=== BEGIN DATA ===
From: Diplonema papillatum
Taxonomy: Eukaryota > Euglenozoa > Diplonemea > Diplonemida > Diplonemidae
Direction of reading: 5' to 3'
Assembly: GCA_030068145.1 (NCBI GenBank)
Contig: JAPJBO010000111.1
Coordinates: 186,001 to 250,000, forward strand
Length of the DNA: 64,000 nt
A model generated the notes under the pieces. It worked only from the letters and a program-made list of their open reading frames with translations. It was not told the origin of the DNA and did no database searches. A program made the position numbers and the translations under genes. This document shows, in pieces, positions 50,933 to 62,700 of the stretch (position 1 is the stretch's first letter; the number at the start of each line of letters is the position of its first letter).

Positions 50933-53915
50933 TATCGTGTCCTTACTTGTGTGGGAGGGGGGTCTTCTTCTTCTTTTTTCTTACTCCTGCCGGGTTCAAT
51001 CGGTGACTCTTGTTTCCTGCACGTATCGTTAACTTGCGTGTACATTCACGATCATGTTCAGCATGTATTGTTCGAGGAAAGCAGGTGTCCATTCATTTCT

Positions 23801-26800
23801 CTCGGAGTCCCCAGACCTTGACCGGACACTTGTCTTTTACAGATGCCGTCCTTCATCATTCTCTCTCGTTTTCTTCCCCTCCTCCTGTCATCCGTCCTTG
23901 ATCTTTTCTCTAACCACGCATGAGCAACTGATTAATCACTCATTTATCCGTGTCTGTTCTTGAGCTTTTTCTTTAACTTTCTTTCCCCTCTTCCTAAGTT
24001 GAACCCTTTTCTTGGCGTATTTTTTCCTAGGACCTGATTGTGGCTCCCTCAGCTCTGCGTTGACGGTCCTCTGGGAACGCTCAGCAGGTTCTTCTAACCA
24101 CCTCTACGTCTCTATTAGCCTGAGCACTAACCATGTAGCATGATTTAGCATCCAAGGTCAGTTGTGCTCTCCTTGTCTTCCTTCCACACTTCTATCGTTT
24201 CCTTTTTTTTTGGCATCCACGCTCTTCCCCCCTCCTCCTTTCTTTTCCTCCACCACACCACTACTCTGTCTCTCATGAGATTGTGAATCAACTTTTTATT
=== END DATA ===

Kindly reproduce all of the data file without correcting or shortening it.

From: Diplonema papillatum
Taxonomy: Eukaryota > Euglenozoa > Diplonemea > Diplonemida > Diplonemidae
Direction of reading: 5' to 3'
Assembly: GCA_030068145.1 (NCBI GenBank)
Contig: JAPJBO010000111.1
Coordinates: 186,001 to 250,000, forward strand
Length of the DNA: 64,000 nt
A model generated the notes under the pieces. It worked only from the letters and a program-made list of their open reading frames with translations. It was not told the origin of the DNA and did no database searches. A program made the position numbers and the translations under genes. This document shows, in pieces, positions 50,933 to 62,700 of the stretch (position 1 is the stretch's first letter; the number at the start of each line of letters is the position of its first letter).

Positions 50933-53915
50933 TATCGTGTCCTTACTTGTGTGGGAGGGGGGTCTTCTTCTTCTTTTTTCTTACTCCTGCCGGGTTCAAT
51001 CGGTGACTCTTGTTTCCTGCACGTATCGTTAACTTGCGTGTACATTCACGATCATGTTCAGCATGTATTGTTCGAGGAAAGCAGGTGTCCATTCATTTCT

Positions 23801-26800
23801 CTCGGAGTCCCCAGACCTTGACCGGACACTTGTCTTTTACAGATGCCGTCCTTCATCATTCTCTCTCGTTTTCTTCCCCTCCTCCTGTCATCCGTCCTTG
23901 ATCTTTTCTCTAACCACGCATGAGCAACTGATTAATCACTCATTTATCCGTGTCTGTTCTTGAGCTTTTTCTTTAACTTTCTTTCCCCTCTTCCTAAGTT
24001 GAACCCTTTTCTTGGCGTATTTTTTCCTAGGACCTGATTGTGGCTCCCTCAGCTCTGCGTTGACGGTCCTCTGGGAACGCTCAGCAGGTTCTTCTAACCA
24101 CCTCTACGTCTCTATTAGCCTGAGCACTAACCATGTAGCATGATTTAGCATCCAAGGTCAGTTGTGCTCTCCTTGTCTTCCTTCCACACTTCTATCGTTT
24201 CCTTTTTTTTTGGCATCCACGCTCTTCCCCCCTCCTCCTTTCTTTTCCTCCACCACACCACTACTCTGTCTCTCATGAGATTGTGAATCAACTTTTTATT